Welcome to the News and Events page for the Department of Statistics.
AS&RU and The National Archives finalist in Digital Preservation Coalition prize for research and innovation for a probabilistic decision support tool for preservation of the nation’s digital heritage
AS&RU researchers, Dr Martine Barons, Dr Thais Fonseca and Prof Jim Smith have developed a decision support system (DiAGRAM) in collaboration with The National Archive (TNA) for the digital archiving community. The project – called “Safeguarding the nation’s digital memory” built on research by Prof Smith, Dr Manuele Leonelli and Dr Martine Barons to develop a probabilistic model to allow archives of different sizes and structures to assess risk levels for their digital collections and how the risk levels change under proposed interventions. TNA states that the nation’s digital heritage is rich, complex and fragile. This material – born-digital records (in a variety of formats), web archives, digitised archival materials – is under threat from rapidly evolving technology, outdated policies and a skills gap across the archives sector. To preserve this heritage for future generations, we must understand and navigate a vast and ever-shifting risk landscape. This tool, launched in November 2020, was developed with input with a number of partner archives and with input from archives across the world, including Brazil, USA, Australia and more. It was shortlisted as a finalist in the worldwide Digital Preservation Coalition (DPC) Awards and has already received a request to translate into Turkish!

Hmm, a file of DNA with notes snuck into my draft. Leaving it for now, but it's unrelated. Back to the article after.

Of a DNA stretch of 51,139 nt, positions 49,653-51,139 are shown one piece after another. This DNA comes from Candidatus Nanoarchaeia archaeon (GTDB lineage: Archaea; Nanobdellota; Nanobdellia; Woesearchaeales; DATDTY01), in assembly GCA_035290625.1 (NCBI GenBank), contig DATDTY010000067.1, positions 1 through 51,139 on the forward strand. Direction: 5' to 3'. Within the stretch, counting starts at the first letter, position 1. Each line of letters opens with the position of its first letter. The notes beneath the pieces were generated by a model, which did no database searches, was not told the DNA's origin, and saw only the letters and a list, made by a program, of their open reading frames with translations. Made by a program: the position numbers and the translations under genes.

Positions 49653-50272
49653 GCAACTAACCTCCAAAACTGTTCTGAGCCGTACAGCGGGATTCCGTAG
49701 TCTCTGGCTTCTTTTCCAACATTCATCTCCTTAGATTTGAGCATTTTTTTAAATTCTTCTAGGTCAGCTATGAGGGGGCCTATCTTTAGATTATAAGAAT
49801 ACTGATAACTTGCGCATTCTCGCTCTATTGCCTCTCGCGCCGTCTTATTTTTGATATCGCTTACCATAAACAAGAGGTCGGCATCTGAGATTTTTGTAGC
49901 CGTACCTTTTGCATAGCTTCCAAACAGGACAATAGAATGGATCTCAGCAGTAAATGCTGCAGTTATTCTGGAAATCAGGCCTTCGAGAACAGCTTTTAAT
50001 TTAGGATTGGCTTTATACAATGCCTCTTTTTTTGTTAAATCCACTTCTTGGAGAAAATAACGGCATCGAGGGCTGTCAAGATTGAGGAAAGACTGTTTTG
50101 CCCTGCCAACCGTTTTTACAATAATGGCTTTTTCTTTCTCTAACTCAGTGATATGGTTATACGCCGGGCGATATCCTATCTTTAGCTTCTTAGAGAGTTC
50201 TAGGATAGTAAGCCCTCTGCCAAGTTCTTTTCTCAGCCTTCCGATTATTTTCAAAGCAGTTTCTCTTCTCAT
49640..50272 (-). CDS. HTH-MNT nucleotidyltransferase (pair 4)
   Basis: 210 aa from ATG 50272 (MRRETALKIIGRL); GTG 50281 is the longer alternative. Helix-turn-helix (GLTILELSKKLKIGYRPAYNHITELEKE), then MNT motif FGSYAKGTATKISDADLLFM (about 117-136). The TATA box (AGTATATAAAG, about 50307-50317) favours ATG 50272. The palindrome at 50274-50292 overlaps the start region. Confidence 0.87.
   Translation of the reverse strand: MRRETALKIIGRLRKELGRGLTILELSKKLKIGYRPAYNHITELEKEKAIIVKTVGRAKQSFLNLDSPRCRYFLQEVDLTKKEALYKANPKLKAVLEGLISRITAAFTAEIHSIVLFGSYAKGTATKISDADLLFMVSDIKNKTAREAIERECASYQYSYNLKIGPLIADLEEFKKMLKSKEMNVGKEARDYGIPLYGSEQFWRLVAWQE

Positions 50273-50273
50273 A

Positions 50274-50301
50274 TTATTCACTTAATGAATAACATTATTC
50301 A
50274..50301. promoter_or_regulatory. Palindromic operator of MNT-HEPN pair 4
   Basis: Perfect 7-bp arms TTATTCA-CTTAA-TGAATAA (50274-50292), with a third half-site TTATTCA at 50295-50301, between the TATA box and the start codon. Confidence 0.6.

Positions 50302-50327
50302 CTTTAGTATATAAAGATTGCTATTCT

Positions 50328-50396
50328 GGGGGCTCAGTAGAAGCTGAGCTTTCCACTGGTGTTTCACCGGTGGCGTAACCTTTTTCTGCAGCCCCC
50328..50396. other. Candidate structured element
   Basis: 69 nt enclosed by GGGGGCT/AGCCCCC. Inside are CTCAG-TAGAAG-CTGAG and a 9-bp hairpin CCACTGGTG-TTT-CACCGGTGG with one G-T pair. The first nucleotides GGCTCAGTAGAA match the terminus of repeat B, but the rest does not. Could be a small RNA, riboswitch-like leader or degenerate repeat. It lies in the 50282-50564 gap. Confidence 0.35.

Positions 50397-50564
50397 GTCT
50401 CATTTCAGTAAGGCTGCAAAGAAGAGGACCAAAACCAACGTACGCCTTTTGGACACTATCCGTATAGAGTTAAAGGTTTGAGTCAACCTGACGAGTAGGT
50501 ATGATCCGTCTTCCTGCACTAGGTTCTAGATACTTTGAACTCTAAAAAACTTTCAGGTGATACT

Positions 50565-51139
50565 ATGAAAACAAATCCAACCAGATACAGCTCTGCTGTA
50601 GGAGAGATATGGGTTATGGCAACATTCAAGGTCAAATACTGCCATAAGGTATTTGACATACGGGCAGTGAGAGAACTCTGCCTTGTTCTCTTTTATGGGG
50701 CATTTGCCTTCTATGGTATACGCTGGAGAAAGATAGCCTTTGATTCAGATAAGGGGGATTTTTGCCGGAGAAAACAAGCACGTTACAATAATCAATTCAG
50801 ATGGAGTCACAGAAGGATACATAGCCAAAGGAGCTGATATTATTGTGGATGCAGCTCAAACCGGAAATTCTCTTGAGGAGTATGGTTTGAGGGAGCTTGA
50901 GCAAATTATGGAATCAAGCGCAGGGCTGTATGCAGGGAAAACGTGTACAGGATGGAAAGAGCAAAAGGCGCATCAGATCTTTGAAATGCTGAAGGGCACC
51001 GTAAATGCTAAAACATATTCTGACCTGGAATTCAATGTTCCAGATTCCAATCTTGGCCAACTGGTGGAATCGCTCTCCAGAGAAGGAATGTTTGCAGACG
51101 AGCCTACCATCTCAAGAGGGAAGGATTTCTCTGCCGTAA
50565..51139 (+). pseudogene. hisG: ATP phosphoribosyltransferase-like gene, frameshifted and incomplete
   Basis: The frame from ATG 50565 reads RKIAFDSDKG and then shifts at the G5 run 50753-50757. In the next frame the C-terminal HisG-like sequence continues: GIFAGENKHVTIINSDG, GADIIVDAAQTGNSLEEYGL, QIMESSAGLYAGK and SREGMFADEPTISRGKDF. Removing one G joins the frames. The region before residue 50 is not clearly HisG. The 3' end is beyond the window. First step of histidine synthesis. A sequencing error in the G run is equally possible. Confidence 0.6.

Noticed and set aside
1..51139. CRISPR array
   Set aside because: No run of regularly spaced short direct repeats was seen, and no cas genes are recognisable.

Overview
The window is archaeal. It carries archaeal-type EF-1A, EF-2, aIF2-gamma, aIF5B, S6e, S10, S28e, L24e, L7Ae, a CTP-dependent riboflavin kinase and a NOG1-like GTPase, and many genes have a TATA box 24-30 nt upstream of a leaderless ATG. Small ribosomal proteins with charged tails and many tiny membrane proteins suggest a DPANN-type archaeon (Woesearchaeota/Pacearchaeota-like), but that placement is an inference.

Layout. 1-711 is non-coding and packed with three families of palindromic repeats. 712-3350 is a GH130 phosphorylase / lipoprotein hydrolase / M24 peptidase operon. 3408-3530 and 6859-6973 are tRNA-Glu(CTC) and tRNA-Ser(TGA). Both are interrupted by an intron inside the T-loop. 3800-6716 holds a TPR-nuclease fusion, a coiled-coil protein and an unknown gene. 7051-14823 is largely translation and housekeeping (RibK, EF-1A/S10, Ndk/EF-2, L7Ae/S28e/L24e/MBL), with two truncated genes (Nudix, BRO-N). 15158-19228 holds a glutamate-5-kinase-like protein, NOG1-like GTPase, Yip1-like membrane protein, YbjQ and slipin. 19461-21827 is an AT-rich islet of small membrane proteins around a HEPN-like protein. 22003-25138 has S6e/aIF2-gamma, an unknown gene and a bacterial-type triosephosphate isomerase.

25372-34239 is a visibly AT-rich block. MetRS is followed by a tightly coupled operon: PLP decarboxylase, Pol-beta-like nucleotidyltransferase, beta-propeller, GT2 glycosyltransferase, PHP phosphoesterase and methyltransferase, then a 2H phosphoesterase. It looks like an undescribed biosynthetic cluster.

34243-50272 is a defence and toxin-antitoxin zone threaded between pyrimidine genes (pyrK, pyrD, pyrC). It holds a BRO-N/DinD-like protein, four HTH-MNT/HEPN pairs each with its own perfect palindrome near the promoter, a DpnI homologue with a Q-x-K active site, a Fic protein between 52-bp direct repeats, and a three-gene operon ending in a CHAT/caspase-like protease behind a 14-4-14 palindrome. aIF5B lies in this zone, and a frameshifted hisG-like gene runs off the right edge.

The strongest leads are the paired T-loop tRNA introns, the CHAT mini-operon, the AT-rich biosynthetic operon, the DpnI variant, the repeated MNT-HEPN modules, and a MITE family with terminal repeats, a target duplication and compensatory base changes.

There were nominations from 14 countries for the DPC Awards. The winners in the research & innovation category were ‘Introducing levels of born digital’ https://www.dpconline.org/blog/introducing-levels-born-digital-access .
AS&RU Director, Dr Martine Barons, is one of eight people interviewed in the October special issue on Knowledge Exchange of Mathematics Today, which also highlights the role of many routes for KE
AS&RU Director, Dr Martine Barons, features in the October special issue on Knowledge Exchange of Mathematics Today. Knowledge exchange - a process which brings together academic staff, users of research and wider groups and communities to increase the impact of research – is important to ensure the benefit of research are enjoyed by society as a whole. Knowledge exchange in the mathematical sciences is, perhaps, the hardest of all, as there are significant social barriers as even the well-educated can perceive mathematics as a difficult subject that exposes the weakness of their intelligence and reduces their confidence in their intellectual capacity. In this Special issue, eight people with strong records in knowledge exchange are interviewed, including Dr Barons, and the role of Knowledge Transfer Partnerships is explored. Even during lockdown, virtual knowledge exchange events, akin to study groups, have been operating very successfully and bringing the power of the mathematical sciences to bear on society’s pressing problems.